J Pharm Pharmaceut Sci (www.cspscanada.org) 10(3):299-310, 2007
Cephalexin inhibits N-formylated peptide transport and intestinal hyperpermeability in Caco2 cells
David R. Foster*, and Xiaomei Zheng
Department of Pharmacy Practice, Purdue University School of Pharmacy and Pharmaceutical Sciences, Indianapolis, IN
Date Received October 12,2006; Revised April 2, 2007; Accepted June 12 2007; Published June 13, 2007
Corresponding Author: David R. Foster, Department of Pharmacy Practice, Purdue University School of Pharmacy and Pharmaceutical Sciences, W7555 Myers Building, WHS, 1001 W. 10th Street, Indianapolis, IN, United States, 317-613-2315, Email: email@example.com
The integrity of the intestinal barrier is diminished as a result of a number of pathological conditions, including sepsis, trauma, burn injury, inflammatory bowel disease, and others (1-3). Importantly, this intestinal hyperpermeability is associated with extensive sequelae, and plays a pivotal role in maintaining states of chronic inflammation and fostering the development of systemic infectious complications. For example, increased paracellular and transcellular permeation of inflammatory stimuli (e.g., endotoxin) may be a contributing factor to the development of the systemic inflammatory response seen in critical illness. Moreover, intestinal translocation of enteric bacteria is thought to be a significant cause of infectious complications and inflammation in critical illness (4). In conditions such as inflammatory bowel disease, there is evidence that the immune system reacts abnormally to the normal intestinal flora (5,6). Although the precise etiology of increased gut permeability remains unknown, a number of studies have demonstrated that inflammatory cytokines, including interferon-γ (IFN-γ), interleukins 1β, and 6 (IL-1β, IL-6) and tumor necrosis factor (TNF) play an important role in mediating intestinal dysfunction (7-9). A complex interrelationship exists between inflammatory stimuli, cytokines, and other integral components of the inflammatory cascade, including the inducible form of nitric oxide synthase (iNOS, the enzyme responsible for nitric oxide [NO] production), all of which may act to affect mucosal integrity (9,10). NO is a pluripotent signaling and effector molecule, and iNOS-mediated NO production has been implicated as a key event in cytokine induced intestinal hyperpermeability. This may occur, in part, via the formation of peroxynitrate, which subsequently causes ATP depletion, cytoskeletal derangements, and hyperpermeability (11,12). Proinflammatory N-formylated peptides produced by anaerobic and aerobic intestinal bacteria are particularly important in mucosal immune activation (13). N-formyl-L-methionyl-L-leucyl-L-phenylalanine (“fMLP”), the most prominent of these peptides, stimulates many leukocyte functions, most notably, chemotaxis (13-15). In addition to triggering receptor mediated chemotaxis of neutrophils, fMLP also activates the 5-lipoxygenase pathway and causes lysosomal enzyme release in neutrophils and monocytes (16,17). Moreover, interactions between fMLP and leucocytes may directly impair intestinal barrier function (14,18). For example, the activation of monocytes by fMLP has been shown to potentiate the intestinal epithelial dysfunction evoked by monocytes treated with TNF (19). fMLP also causes polymorphonuclear leukocyte (PMN) migration across the intestinal cell wall and induces production of neutrophil-derived oxidants, both of which are associated with increases in intestinal permeability (14,18,20). Colonic instillation of fMLP has been used to induce an animal model of mucosal intestinal inflammation, and fMLP is one of the bacterial derived factors implicated in the initiation and perturbation of inflammatory bowel disease (21-23).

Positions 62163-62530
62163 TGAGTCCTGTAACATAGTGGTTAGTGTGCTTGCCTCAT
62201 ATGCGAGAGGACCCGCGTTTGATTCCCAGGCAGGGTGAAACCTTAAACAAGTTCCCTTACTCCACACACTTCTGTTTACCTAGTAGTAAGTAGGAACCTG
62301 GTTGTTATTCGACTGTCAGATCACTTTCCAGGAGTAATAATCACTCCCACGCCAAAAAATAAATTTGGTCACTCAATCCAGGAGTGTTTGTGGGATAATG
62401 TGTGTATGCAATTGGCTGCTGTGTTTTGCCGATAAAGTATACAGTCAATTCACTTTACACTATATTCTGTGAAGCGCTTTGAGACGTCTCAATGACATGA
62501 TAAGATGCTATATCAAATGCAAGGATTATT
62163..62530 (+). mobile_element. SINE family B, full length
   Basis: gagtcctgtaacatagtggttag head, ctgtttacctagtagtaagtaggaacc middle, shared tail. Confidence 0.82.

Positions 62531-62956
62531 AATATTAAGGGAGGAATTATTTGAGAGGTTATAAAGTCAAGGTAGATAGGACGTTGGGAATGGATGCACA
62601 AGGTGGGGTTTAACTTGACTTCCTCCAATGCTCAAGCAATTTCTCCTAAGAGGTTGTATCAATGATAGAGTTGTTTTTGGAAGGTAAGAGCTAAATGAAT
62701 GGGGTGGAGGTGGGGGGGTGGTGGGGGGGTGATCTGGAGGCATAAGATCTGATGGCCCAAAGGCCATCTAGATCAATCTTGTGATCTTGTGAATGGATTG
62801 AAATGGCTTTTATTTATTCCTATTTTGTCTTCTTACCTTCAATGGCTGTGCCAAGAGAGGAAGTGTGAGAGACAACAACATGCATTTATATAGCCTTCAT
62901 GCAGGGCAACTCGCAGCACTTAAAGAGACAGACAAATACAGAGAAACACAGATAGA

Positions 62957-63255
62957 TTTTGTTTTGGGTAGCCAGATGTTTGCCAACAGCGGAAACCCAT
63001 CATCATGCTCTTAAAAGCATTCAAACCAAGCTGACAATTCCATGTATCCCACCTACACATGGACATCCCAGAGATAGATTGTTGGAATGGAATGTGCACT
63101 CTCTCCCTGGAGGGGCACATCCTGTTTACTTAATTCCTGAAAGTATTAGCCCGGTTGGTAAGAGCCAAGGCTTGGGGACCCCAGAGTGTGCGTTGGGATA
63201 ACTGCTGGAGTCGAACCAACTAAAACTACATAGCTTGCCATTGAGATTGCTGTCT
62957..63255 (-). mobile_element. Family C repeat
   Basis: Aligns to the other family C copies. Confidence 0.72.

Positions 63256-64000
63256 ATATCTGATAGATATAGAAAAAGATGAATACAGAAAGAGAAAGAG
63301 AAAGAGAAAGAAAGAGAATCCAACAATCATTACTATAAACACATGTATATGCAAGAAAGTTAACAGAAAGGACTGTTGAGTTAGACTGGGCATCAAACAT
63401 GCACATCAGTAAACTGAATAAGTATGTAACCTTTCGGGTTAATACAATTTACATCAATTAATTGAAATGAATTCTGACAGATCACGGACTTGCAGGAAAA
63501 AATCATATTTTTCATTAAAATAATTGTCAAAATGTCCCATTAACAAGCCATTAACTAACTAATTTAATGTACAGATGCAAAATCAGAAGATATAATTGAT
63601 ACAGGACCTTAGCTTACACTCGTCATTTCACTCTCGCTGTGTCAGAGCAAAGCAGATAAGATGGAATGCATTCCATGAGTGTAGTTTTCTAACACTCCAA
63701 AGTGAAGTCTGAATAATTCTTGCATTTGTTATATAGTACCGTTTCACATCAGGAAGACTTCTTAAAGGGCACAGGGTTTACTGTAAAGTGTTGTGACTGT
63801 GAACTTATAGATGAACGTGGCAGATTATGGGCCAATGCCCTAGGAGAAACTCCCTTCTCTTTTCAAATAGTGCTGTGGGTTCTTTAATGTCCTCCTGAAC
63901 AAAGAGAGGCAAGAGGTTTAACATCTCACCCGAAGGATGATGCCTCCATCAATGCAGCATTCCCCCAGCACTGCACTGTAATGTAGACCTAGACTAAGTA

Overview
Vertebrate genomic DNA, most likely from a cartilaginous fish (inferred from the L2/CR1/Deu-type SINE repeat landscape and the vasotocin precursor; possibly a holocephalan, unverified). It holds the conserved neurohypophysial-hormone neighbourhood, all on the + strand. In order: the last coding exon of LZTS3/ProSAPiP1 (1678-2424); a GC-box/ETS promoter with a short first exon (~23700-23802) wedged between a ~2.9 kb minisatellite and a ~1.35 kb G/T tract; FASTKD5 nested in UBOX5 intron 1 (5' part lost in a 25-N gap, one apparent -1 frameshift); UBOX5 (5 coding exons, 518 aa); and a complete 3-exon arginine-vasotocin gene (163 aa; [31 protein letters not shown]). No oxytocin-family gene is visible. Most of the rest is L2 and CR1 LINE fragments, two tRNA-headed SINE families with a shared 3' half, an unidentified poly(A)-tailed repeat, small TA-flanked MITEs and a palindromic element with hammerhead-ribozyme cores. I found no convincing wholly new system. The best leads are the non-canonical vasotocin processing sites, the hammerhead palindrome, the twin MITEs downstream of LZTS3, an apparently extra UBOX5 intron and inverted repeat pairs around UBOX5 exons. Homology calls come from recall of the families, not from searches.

The binding sites for fMLP are submucosal; that is, unlike other proinflammatory molecules, intestinal epithelial cells do not express binding sites for fMLP, and fMLP must be absorbed before it can act on neutrophils and monocytes in the lamina propria (24). In the gut, fMLP is transported by hPEPT1, an important intestinal oligopeptide transporter (25). In addition to the absorption of dietary peptides, hPEPT1 is also responsible for the active absorption of many drug substrates, including b-lactam antibiotics (26). No studies have evaluated the potential ability of pharmacologic hPEPT1 substrates to prevent fMLP related intestinal hyperpermeability. The purpose of this study was to determine if a pharmacologic hPEPT1 substrate, cephalexin, inhibits the absorption of the N-formylated peptide, fMLP, thereby preventing intestinal dysfunction in cultured human intestinal monolayers (Caco2 cells).
Figure 1. Overview of experimental design. In fMLP transport experiments (figure 1a.), 3H fMLP was added to the apical chambers of permeable supports, with and without cephalexin (also added to the apical chambers). Basolateral concentrations of 3H fMLP were sampled at 0, 15, 30, 45, 60, and 120 minutes. In polymorphonuclear leukocyte (PMN) migration experiments (figure 1b.), polymorphonuclear leukocytes were added to apical chambers of permeable supports in the presence and absence of inflammatory cytokines (IFN-γ, IL-1β, TNF). Control media or media containing fMLP with and without cephalexin was added to basolateral chambers. Cultures were incubated for two hours, and permeability was assessed as described in “Methods” section.
Caco2 cells were obtained from American Type Culture Collection (ATCC, Manassas, VA). Dulbecco’s modified eagle’s medium (containing 4.5 g/L glucose and L-glutamine), non-essential amino acids, HEPES, penicillin-G/streptomycin, sodium pyruvate, fetal bovine serum (FBS), phosphate buffered saline (PBS), Trypsin-EDTA, cephalexin, fMLP, 3H fMLP, and 3H mannitol were obtained from Sigma Chemical (St. Louis, MO). Hanks’ balanced salt solution (HBSS) was obtained from BioWhittaker (Walkersville, MD). Sterile collagen-coated permeable cell culture inserts (Transwell®, 3 m pore size) were manufactured by Corning Costar (Corning, NY). ScintiSafe Econo 1 Cocktail was from Fisher Scientific (Fairlawn, NJ). Recombinant human TNF, IL-1b, and IFN-γ were purchased from Peprotech (Rocky Hill, NJ). PMN isolation media (1-Step® Polymorphs) was obtained from Accurate Chemical and Scientific (Westbury, NY). Enzyme-linked immune assay (“ELISA”) kits for quantification of TNF, IL-1β, and IL-6 were obtained from BD Biosciences (San Jose, CA). 10% tris-glycine gels were obtained from Invitrogen (Carisbad, CA). Rabbit polyclonal anti-NOS2 (iNOS) lgG and goat anti-rabbit HRP linked lgG were obtained from Santa Cruz Biotechnology (Santa Cruz, California). Kodak BioMax Light Film (Kodak Co., Rochester, NY) was used for Western blots. All other chemicals and reagents were of the highest grade.